The Washington Times-Herald

Local News

July 11, 2012

Family of victim upset with Riester plea

WASHINGTON — Family members of Rhett Smith, who was killed last year in a hit-and-run incident on West National Highway, are unhappy with a plea agreement offered to the driver of the vehicle that struck the teenager.

Racheal Riester, 33, of Washington, initially faced 11 felony counts and two misdemeanors in the incident: two counts of causing death when operating a motor vehicle with a schedule I or II controlled substance in the blood and failure to stop after an accident resulting in serious bodily injury, Class B felonies; three counts of causing death when operating a motor vehicle while intoxicated, failure to stop after an accident resulting in death, criminal recklessness resulting in serious bodily injury, and reckless homicide, all Class C felonies; two counts of causing serious bodily injury when operating a motor vehicle with a schedule I or II substance in body, Class D felonies; and reckless driving and false informing, both Class B misdemeanors.

A plea agreement, if accepted by the judge, would whittle those charges down to one each of causing death when operating a vehicle with a Schedule I or II controlled substance in blood and failure to stop after an accident resulting in death. Both are Class C felonies, which carry a sentence of two to eight years and up to $10,000 fines. The sentences would be served concurrently.

“They shouldn’t be concurrent,” said Rhett’s uncle, Doug Smith, who believes the legal system has let the family down.

The family would like Riester to have plenty of time in prison to learn job skills and be rehabilitated.  

“A plea bargain shouldn’t be allowed if serious injury or death is involved,” said Elizabeth Barker, Rhett’s grandmother, who thinks that might make people reconsider drinking or taking drugs and then getting behind the wheel.

She also thinks a victim’s family should be included in the plea process from the beginning.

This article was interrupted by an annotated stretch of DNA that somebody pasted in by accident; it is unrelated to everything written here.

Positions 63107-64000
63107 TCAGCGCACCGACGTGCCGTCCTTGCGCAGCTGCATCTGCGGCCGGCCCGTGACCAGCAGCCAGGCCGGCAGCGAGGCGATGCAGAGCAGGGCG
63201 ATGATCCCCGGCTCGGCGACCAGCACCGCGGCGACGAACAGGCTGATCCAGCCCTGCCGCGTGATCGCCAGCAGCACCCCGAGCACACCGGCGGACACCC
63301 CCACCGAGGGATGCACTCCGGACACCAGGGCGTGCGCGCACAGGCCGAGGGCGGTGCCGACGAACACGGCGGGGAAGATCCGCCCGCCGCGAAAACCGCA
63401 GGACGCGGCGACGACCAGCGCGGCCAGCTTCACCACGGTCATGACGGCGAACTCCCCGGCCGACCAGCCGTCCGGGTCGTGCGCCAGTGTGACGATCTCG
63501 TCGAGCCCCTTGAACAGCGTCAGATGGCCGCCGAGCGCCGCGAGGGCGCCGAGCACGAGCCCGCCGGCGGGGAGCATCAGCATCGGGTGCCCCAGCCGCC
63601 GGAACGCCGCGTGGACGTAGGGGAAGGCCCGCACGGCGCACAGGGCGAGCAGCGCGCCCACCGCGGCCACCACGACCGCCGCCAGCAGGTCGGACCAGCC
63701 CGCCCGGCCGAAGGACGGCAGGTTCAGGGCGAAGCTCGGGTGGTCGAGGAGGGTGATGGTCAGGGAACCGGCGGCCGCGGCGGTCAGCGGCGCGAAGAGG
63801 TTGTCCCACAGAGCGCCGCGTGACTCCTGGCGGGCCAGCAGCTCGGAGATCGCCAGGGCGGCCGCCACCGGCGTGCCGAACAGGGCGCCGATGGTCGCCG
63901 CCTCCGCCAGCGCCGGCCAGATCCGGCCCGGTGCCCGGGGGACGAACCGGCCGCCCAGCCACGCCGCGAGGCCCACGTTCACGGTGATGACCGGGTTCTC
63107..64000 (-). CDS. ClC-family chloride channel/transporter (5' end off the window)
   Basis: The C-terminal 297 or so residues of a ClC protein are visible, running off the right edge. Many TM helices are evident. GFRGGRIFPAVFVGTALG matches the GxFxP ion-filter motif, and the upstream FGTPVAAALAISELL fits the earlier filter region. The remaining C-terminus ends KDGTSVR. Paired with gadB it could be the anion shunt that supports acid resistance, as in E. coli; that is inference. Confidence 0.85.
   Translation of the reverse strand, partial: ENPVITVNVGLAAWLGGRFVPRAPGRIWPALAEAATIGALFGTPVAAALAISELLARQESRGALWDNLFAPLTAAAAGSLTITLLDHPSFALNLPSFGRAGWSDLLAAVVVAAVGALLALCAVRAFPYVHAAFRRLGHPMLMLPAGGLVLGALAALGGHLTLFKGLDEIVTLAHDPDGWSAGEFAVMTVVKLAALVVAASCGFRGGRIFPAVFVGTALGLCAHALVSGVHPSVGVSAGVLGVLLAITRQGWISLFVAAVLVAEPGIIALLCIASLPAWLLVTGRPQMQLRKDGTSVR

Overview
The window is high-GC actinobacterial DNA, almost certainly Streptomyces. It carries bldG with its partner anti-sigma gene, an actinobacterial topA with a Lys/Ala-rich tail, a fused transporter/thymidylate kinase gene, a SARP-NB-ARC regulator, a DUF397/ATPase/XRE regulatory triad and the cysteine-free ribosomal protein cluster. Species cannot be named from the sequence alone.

Rhett’s family is haunted by the condition of his body after it was thrown into the air and dragged by the vehicle Riester was driving. The most upsetting part of that, according to his aunt, Amber Peters, is that Riester left the 17-year-old lying in the street.

“The whole point is what she did after she hit him,” Peters said, stressing that Riesterallegedly  ran from the scene and lied about her involvement, never stopping to see if Rhett needed help.

Smith added: “She’s never even stood up and apologized. She’s never once apologized.”

According to the probable cause affidavit in the case, Riester struck Rhett as he attempted to cross West National Highway near Swifty’s just after 11:30 p.m. on July 23, 2011. She left the scene, ditched the 1994 Oldsmobile she was driving, then had her boyfriend report the car stolen.

Initially, Riester denied driving the car at the time of the accident and told officers her sister sometimes borrowed it. But a witness placed her sister at Walmart at the time of the incident, and eventually Riester’s boyfriend admitted Riester had been out in the car.

A blood test on Riester came back positive for benzodiazapines — a family of depressants — and methamphetamine. She told Washington Police Chief Mike Healy, then the detective on the case, she did the meth the day before the accident and had smoked marijuana after the accident.

She also told Healy she’d been on her cell phone when she struck Smith and that she’d been doing about 60 mph.

At her plea hearing Tuesday morning in Daviess County Superior Court, Riester pleaded guilty  to the two counts, and Judge Dean A. Sobecki advised her of her rights and ensured she understood the plea process.

A sentencing hearing was set for 2:30 p.m. Aug. 30, at which time both Riester and the prosecution will present witnesses, Riester will be able to make a statement if she so chooses, and a victim’s representative can make a statement. Until then, Riester was remanded to the Daviess County Sheriff’s Department, where she’s being held at the security center on $750,000 bond.

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